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What is Critical Thinking

 

The Definition and Purpose of Critical Thinking What comes to mind when someone says you need to use “critical thinking”?

What is Critical Thinking

What is Critical Thinking

Do you focus on the word “critical”?

Do you assume that thinking critically must be negative requiring you to criticize or be critical if something you've read, heard, or watched?

This article will help you understand what critical thinking is and how you can do it. As we go through this article, you will learn that thinking critically should not be assumed to be synonymous with CRITICIZING once you learn to think critically, you MIGHT criticize an argument or claim, but your thinking will be thoughtfully reasoned consideration NOT reflexive, quick, and unthinking judgment.

In the concept of critical thinking, the term “critical” refers to a way of thinking, and analytical stance you take with regards to assessing claims that you have read, heard, or saw.

In this article, we will explain the concept and activity of critical thinking

 1) we will construct a useful, everyday definition of critical thinking and identify what critical thinking is NOT; and

2) show you the PURPOSE and VALUE of critical thinking. According to one definition, critical thinking is “the careful application of reason in the determination of whether a claim is true.”

Another definition holds that critical thinking is “judicious reasoning about what to believe and, therefore, what to do.” Let’s note the important pieces of these definitions; critical thinking requires:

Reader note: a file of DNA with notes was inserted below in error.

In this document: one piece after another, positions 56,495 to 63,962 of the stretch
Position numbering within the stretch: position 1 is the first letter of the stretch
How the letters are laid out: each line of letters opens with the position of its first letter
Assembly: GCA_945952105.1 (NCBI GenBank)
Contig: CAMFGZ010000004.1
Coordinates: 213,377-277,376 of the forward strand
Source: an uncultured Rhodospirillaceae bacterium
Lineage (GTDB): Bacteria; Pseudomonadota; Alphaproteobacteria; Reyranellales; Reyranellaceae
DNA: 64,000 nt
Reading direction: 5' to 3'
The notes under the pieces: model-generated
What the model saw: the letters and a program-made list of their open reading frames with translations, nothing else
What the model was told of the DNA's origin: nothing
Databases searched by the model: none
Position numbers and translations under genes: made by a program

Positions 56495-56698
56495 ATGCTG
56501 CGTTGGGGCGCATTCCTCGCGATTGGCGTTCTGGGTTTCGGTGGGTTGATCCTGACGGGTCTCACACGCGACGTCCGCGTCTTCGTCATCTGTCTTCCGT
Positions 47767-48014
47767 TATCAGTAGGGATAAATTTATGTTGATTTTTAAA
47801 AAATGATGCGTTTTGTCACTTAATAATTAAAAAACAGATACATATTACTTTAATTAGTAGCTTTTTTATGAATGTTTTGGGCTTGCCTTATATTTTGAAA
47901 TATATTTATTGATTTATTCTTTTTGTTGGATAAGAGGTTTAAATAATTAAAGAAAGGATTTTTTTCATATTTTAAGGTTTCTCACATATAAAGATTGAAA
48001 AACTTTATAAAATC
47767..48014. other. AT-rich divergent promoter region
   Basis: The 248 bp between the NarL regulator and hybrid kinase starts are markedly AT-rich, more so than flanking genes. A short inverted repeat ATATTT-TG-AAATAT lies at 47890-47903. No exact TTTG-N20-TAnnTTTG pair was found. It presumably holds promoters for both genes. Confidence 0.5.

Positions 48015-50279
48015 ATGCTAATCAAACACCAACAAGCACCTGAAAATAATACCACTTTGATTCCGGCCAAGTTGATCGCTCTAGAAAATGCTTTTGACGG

1) careful, intentional thinking is also known as judiciousness;

2) the use of reason or logic;

 3) judgment about beliefs; and finally

4) application to real-world problems and issues.

 Let's walk through these ones by one. Careful and Intentional First, consider the ideas are being “careful” and “judicious.” Critical thinking is not a fast or easy process even if you know how to do it. To do it properly requires you to take your time. Being careful and judicious requires you to be purposeful and deliberate in your evaluation. It also requires you to be thorough. To think critically you have to focus on the issue at hand, taking in all its complexity, breadth, and depth. Critical thinking is NOT PASSIVE.

The goal of critical thinking is not simply to decide whether to accept or reject an argument to register or “yea” or “nay” vote. In critical thinking, the goal is to fully evaluate all parts that have a claim that someone has made to assess each of its parts as well as the whole. Certainly, there are relatively easy black-and-white cases. For example, consider the claim that was made in the day of Columbus, when people said, “Ships sailing east from Europe will eventually fall into space because the earth is flat.” You don't need to be an expert in critical thinking to see this as an example of an argument that's pretty easy to reject in total (assuming you know the earth is not flat). However, much more often we are asked to think critically about more complex, challenging claims or arguments that contain much greyer than they do black or white.

So, in such cases it's much harder to say “I agree” or “I disagree.” Critical thinking is the logical process that you go through to determine whether you agree or not. Critical thinking allows you to explain WHY you disagree, what parts as the claim argument you find wrong or troubling, and even what argument you might make in its place.

As we proceed in learning about critical thinking, you'll find that by offering alternatives to the argument, you and others involved strengthen and clarify views and positions. Thus, critical thinking can be seen as an exercise in collective problem-solving.